Mauresmo lost in the first round at Tokyo and Beijing, both times in long three-set defeats by Dominika Cibulková. She reached the second round in Moscow, falling to Dinara Safina, 7–6, 4–6, 4–6, and fell in the first round at Zurich to Belarusian teenager Victoria Azarenka.
She ended her year with a quarterfinal result at Luxembourg, losing to eventual champion Elena Dementieva. Mauresmo ended the year ranked world No. 24, with a singles record of 32–19.
2009: Final year and retirementEdit
At the Brisbane International tournament, Mauresmo defeated world no. 177 Jelena Dokić in the first round, 7–6, 7–6, before defeating French compatriot Julie Coin in the second round, 5–7, 6–2, 7–6 in 3 hours, 14 minutes. The fifth-seeded Mauresmo then defeated top-seeded Ana Ivanovic in the quarterfinals, before retiring in her semifinal match against third-seeded Marion Bartoli, while trailing 0–4 in the first set. At the Australian Open, Mauresmo lost in the third round to Victoria Azarenka.
Mauresmo lost in the third round of the BNP Paribas Open in Indian Wells, California, the first Premier Mandatory event of the year, to Li Na, 5–7, 2–6. The next event on the WTA tour was another Premier Mandatory tournament, the Sony Ericsson Open in Key Biscayne, Florida. Mauresmo was seeded 20th there and lost in the fourth round to unseeded Samantha Stosur, 4–6, 4–6, but ended up winning the doubles event with her tennis partner Svetlana Kuznetsova, after ousting the world champions on their way to the cup.
At the Madrid Masters, Mauresmo defeated Zheng Jie in the second round, 6–2, 7–5. She then came from behind to defeat Elena Dementieva, 1–6, 6–4, 6–2, and Ágnes Szávay, 5–7, 6–1, 6–1, in the third round and quarterfinal respectively. She lost against fast-rising teenager star Caroline Wozniacki, 6–7, 3–6, in the semifinals.
Mauresmo was the 17th seed at the 2009 Wimbledon Championships. She opened with a 6–1, 4–6, 6–2 win over Melinda Czink. She then defeated Kristína Kučová and Flavia Pennetta. Her fourth round match against the first seed Dinara Safina became a part of tennis history as it was the first competitive match in which the new, multimillion-pound roof closed due to rain. Mauresmo went on to lose the match, 6–4, 3–6, 4–6.
Mauresmo announced at a press conference on 8 October 2009 that she was considering retiring from tennis. On 3 December 2009, she officially announced her retirement at a press conference in Paris. She ended her career ranked World No. 21.
In June and July 2010, Mauresmo temporarily coached fellow French player Michaël Llodra during the grass season. On 7 November, Mauresmo ran her first marathon at the 2010 New York City Marathon, finishing 3hr: 40m: 20s.
At the 2011 French Open, Mauresmo was set to be reunited with Llodra, making her professional return in the mixed doubles competition, but was disqualified before competing, as she had not re-registered for the anti-doping procedures required to compete on the tour.
In 2012, Mauresmo joined forces with 2012 Australian Open Champion and then-World No.1 Victoria Azarenka and her team as a support coach to help the Belarusian in defending her World No. 1 ranking and launching an assault on the remaining three Grand Slams of 2012 and the 2012 Olympics.
In 2013, Mauresmo started coaching French No. 1 Marion Bartoli, joining forces with her shortly before the 2013 Wimbledon Championships. Under her tutelage, Bartoli would win her first Grand Slam title there without dropping a set (or even playing a tiebreak set), and credited her for her career revival (entering these Championships, Bartoli had yet to even reach a semi-final in 2013).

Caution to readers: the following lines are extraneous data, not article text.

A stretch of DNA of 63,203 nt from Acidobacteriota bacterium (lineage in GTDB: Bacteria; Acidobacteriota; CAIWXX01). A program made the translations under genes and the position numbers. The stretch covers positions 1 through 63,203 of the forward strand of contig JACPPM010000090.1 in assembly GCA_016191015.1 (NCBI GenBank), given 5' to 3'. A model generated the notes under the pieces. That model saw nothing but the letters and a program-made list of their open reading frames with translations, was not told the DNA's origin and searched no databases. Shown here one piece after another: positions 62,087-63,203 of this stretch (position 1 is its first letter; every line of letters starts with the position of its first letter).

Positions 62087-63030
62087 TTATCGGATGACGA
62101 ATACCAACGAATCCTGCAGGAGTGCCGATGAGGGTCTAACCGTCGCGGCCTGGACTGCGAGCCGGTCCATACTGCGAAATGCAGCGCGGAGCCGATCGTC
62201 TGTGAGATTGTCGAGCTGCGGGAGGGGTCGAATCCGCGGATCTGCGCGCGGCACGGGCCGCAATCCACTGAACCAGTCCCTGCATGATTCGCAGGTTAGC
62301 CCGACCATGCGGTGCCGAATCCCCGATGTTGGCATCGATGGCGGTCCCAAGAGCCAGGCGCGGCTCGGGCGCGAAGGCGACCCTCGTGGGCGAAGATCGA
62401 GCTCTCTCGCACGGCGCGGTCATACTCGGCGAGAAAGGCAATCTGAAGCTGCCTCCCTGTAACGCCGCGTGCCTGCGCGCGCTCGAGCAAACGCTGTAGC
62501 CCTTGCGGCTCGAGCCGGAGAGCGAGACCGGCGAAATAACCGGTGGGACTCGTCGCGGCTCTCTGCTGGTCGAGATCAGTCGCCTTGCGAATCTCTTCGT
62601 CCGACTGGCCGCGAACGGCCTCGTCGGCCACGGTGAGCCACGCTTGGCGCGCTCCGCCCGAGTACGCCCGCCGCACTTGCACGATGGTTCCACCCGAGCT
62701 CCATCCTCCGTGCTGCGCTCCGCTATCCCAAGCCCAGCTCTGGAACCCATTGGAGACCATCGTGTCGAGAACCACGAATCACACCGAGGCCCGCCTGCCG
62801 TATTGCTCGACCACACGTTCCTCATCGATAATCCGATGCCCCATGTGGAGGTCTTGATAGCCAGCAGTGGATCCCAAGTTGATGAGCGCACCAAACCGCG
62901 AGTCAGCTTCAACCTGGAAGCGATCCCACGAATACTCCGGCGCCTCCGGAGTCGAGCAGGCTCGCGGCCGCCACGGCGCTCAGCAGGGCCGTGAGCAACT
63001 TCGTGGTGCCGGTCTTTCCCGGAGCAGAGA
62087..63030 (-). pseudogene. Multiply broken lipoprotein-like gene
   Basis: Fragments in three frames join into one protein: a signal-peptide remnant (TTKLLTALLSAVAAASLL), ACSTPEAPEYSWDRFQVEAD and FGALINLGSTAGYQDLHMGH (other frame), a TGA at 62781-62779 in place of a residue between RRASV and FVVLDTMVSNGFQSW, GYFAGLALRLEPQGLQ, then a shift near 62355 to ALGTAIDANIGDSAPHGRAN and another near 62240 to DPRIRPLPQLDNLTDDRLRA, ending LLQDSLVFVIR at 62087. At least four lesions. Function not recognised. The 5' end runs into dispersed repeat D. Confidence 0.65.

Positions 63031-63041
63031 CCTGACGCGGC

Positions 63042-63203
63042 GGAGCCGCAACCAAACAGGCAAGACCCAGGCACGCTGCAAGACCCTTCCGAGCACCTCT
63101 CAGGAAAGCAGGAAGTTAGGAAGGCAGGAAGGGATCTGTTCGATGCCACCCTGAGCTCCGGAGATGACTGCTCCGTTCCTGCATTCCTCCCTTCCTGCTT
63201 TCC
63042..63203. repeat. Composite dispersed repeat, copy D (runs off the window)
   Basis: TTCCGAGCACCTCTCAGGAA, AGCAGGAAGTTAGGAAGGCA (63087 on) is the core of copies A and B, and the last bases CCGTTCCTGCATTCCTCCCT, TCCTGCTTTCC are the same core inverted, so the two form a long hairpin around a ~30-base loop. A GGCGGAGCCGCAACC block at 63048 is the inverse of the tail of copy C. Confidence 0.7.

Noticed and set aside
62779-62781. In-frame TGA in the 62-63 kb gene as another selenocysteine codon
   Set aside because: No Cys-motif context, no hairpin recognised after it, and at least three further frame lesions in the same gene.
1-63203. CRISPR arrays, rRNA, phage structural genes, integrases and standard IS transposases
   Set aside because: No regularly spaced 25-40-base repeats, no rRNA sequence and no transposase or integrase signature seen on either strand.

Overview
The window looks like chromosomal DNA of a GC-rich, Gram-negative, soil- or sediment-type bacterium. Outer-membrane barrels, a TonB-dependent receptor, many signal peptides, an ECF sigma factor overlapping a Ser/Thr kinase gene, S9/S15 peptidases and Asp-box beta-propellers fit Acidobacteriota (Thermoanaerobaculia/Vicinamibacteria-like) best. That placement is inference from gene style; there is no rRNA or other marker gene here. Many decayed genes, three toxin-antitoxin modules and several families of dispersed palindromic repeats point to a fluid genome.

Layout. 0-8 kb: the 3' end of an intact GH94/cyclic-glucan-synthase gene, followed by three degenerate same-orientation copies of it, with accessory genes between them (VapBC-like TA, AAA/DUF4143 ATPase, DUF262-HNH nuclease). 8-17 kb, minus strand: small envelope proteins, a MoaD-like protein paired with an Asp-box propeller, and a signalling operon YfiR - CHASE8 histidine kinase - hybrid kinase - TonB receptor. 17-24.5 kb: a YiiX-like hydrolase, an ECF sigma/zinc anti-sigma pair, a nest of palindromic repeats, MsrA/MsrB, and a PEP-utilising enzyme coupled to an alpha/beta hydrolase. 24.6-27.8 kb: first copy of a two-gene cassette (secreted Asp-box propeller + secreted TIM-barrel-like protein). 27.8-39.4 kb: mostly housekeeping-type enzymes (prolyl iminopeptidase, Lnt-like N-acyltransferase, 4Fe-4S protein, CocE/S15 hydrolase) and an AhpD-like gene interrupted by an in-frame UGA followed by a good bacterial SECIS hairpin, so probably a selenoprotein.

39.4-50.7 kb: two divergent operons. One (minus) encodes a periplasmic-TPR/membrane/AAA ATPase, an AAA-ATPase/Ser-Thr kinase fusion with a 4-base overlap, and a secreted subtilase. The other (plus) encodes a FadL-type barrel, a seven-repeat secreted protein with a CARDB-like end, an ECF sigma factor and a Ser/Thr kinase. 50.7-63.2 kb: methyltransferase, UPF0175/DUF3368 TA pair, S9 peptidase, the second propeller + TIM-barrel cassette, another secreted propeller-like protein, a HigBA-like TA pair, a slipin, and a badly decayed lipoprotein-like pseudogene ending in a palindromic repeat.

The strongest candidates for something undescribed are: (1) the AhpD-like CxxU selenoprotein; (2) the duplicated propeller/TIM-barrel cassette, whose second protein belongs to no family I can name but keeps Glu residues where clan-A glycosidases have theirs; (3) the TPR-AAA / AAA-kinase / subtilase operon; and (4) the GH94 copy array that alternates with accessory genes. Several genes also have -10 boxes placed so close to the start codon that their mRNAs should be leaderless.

On 8 June 2014, Mauresmo was announced as the new coach of Andy Murray. In December the FFT announced that it was extending Mauresmo's Fed Cup contract for another two years. Under her coaching Murray reached the Australian Open final but he lost to Novak Djokovic in four sets. In May 2015, Mauresmo oversaw Murray's first career titles on clay, including the Madrid Masters, which culminated in a first ever clay court victory over Rafael Nadal. Murray also reached the semi-finals of the French Open and Wimbledon. On 9 May 2016, Mauresmo announced that she had stepped down as Murray's coach.
In June 2018 she was appointed captain of the France Davis Cup team for the following season. Nevertheless, she never came to fulfill this position, since at the end of the year she renounced in order to coach French player Lucas Pouille during the 2019 season.
Mauresmo was an aggressive player with an all-court game, who was noted for her technical mastery. Her strongest groundstroke was her one-handed backhand, which was one of the most effective on the WTA tour. Mauresmo could hit her backhand flat and with depth, with topspin, or with slice; her backhand was responsible for most of the winners she accumulated on court. Her forehand was more erratic, and players acquainted with Mauresmo's game would hit relentlessly to her forehand to try to force an error. Throughout her career, however, Mauresmo made improvements to her forehand, and, by 2005, it became a stroke she utilised more frequently and with more success. Her serve was powerful, with her first serve averaging 107 mph (172 km/h), and being recorded as high as 116 mph (186 km/h), enabling her to serve aces regularly. A reliable second serve, typically delivered at 92 mph (148 km/h), meant that double faults were uncommon. Mauresmo was one of the strongest net players on the WTA tour, and would frequently choose to finish points at the net. An exceptional volleyer, she had deft touch at the net, and had a complete repertoire of shots to perform there. Although not a net-rusher like Martina Navratilova or Billie Jean King, Mauresmo was a proficient serve and volleyer; this tactic was especially effective on grass courts. She was an aggressive returner, standing on the baseline to receive first serves, neutralising them effectively with a backhand down-the-line or an inside-out forehand. She would stand several feet within the baseline to receive second serves, and could hit return winners frequently. Despite her exceptional skill, Mauresmo's greatest weakness was her lack of confidence, nerves, and inconsistency; these were discussed at length by the media throughout her career. Mauresmo's game was effective on all surfaces, and she won tournaments on all four surfaces.